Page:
People may get a lot of training in sales before they begin reaching out to customers on their own. The same goes for marketers: you usually don’t start running an ad campaign until you’ve learned the ropes. And customer service agents certainly can’t be expected to troubleshoot customer problems without a through understanding of how your products and services work.
There’s one area in business, however, where few companies are as deliberate about providing training and specific policies for their employees: how they want them to collaborate.
It’s usually up to the individual to figure out:
When they should reach out to someone: Sometimes there are projects that could benefit from your expertise, but if you’re not formally invited to pitch in, what happens?
Who they should reach out to: Maybe the default for questions or to work through problems is their manager, but not always. Sometimes it’s a peer, or even someone working in another department.
How they should reach out: There are so many different channels available, and sometimes making the wrong choice will leave you waiting to hear back. If you’ve opted for a channel they don’t use very often, you might not hear back at all.
Business leaders and managers sometimes formally assign coworkers to collaborate, of course. However the most successful organizations tend to be those where collaboration happens organically – people are connected often enough to recognize where multiple minds are better than one and take the natural next step.
Two things have changed the nature of collaboration over the last few years. The first has been the shift to hybrid modes of working, which may include time spent in the office, at home or elsewhere.
The second biggest change has been the increasing popularity of Slack.
Unlike many traditional collaboration tools, Slack is easy to use, can quickly connect to anyone in the same company, and provides lots of flexibility in the channels you create and how you manage or facilitate conversations.
This is particularly helpful as more people adjust to a world in which they are not physically sitting next to each other for eight hours (or more) a day. Hybrid work should ideally lead to greater productivity, more efficient operations and happier employees. All those outcomes depend, however, on best-in-class collaboration happening on a regular basis.
If you’ve adopted Slack recently as a means to this end (or if you’re thinking about it), here’s how to maximize its potential to as a collaboration powerhouse:
When the majority of the workforce was stuck in the office, it was common to convene in the boardroom for basic status updates and other basic announcements. Most of would agree some of those meetings weren’t the best use of everyone’s time.
You can use Slack to send out a lot of status updates and announcements to the team instead. That way, when you schedule a videoconferencing call, the focus can be on more in-depth consultation about an issue or making more strategic decisions.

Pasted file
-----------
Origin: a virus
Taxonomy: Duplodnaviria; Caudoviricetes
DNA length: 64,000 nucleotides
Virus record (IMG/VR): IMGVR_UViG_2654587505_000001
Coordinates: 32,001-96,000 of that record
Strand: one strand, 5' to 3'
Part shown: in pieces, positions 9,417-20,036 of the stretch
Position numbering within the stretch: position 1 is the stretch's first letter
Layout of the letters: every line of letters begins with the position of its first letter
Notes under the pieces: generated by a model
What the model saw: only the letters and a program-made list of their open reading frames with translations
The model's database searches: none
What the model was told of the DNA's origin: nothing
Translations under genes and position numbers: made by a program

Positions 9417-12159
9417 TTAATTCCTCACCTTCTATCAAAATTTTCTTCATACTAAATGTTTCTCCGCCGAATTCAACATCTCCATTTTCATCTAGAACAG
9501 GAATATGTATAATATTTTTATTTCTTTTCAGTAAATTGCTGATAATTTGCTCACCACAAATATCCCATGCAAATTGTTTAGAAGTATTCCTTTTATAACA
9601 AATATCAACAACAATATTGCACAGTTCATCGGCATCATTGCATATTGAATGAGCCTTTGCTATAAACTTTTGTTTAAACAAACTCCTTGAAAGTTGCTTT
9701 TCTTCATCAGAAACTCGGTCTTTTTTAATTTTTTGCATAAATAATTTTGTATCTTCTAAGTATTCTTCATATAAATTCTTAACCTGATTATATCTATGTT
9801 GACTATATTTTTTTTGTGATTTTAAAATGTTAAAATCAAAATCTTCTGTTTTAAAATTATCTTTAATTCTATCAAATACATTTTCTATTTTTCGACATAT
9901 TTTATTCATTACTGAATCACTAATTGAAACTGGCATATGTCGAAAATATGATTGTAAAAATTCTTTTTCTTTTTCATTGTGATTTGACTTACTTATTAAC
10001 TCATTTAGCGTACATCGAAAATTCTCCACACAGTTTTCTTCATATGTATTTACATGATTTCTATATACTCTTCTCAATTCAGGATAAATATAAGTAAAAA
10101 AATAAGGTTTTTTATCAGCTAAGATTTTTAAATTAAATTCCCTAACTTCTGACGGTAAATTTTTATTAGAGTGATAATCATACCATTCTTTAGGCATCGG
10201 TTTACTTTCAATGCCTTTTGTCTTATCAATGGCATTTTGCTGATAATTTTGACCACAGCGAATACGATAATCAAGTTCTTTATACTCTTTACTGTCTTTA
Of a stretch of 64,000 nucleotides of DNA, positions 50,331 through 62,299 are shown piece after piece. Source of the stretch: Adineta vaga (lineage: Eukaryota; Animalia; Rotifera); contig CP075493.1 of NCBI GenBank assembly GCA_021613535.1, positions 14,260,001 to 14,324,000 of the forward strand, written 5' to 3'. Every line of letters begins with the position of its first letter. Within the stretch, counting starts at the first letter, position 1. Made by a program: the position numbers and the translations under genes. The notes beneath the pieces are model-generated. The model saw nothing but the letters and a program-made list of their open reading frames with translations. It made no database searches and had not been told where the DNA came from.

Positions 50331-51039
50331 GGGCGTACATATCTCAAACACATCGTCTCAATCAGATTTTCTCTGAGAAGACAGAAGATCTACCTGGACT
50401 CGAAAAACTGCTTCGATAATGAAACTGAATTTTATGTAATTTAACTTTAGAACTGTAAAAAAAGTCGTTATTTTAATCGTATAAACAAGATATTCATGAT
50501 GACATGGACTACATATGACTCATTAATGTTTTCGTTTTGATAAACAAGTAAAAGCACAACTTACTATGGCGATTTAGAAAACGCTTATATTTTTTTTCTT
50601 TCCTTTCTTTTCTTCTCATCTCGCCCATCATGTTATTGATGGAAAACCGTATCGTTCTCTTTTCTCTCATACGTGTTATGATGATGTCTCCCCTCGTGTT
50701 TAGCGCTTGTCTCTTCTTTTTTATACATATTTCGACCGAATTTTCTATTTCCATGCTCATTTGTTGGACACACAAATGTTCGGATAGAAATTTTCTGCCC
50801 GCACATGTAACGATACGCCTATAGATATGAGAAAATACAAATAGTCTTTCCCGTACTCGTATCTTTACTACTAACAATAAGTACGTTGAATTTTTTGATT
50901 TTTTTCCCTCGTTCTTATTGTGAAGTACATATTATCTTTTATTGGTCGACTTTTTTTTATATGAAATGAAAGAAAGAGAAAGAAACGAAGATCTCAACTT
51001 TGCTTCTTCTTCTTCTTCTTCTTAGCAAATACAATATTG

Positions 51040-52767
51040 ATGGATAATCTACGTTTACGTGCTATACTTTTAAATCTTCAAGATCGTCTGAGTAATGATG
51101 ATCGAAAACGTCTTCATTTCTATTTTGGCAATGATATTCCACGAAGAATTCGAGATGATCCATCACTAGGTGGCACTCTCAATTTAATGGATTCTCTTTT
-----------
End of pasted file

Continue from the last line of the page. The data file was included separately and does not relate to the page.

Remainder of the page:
Remember some of those unwritten rules of collaboration we referenced earlier? Standardizing on Slack makes it easy to begin writing and sharing them.
You might make it a general policy not to ping someone when someone says they’re offline, for instance. You could set up channels to collaborate on specific kinds of business needs, whether it’s following up on a sales lead or brainstorming the theme for your next marketing campaign.
As you become more familiar with Slack, you can also guide team members on when they should be using it to share run a poll, share your screen during a virtual meeting or how Slack connects to Salesforce tools like their CRM.
“We’ll check with them when they get back to their desk,” a manager or coworker might say about a colleague who wasn’t physically in the room to share their expertise and opinion. This could happen a lot with individuals who were often on the road. In larger companies with multiple locations, there might be other peers who simply never got involved in solving problems that affect them.
Working with Slack removes that problem because it you can keep everyone – from the road warriors to team members in other business units or locations -- in the loop at all times. You can boost your ability to be more inclusive and, through a quick back-and-forth, ensure no one is surprised about key decisions or strategies.
One of the biggest worries about shifting to hybrid work is that some employees will come to feel isolated, or even lonely, compared with the long days spent sitting in adjoining cubicles. There might have been a buzz of social conversations when everyone arrived in the morning, for example, or as the weekend got closer.
Those who use Slack often find they can be as chatty in a particular channel as they were in person. You can build habits like wishing people a good morning or using an emoji when you first sign on, for instance, or ask people about the latest movie or live sports event they saw. This can go a long way to strengthening the culture, even as hybrid work becomes the norm.
Remember when you were in a meeting with a group and it started to go on a tangent? Maybe there were two people in the room who seemed to be in a standoff over a key detail, or a topic got raised that wasn’t central to the main point of the meeting. “Let’s park that one,” the person chairing the meeting might say, or “Let’s take that offline.”
Though Slack is very much an online tool, you can set up channels and conversations to easily have those “offline” or sidebar conversations. This can be akin to having people work out their disagreements in a breakout room, or to provide one-on-one coaching.
Collaboration is the heart of a successful hybrid work environment. And for a growing number of Canadian companies, Slack is what keeps that heart beating.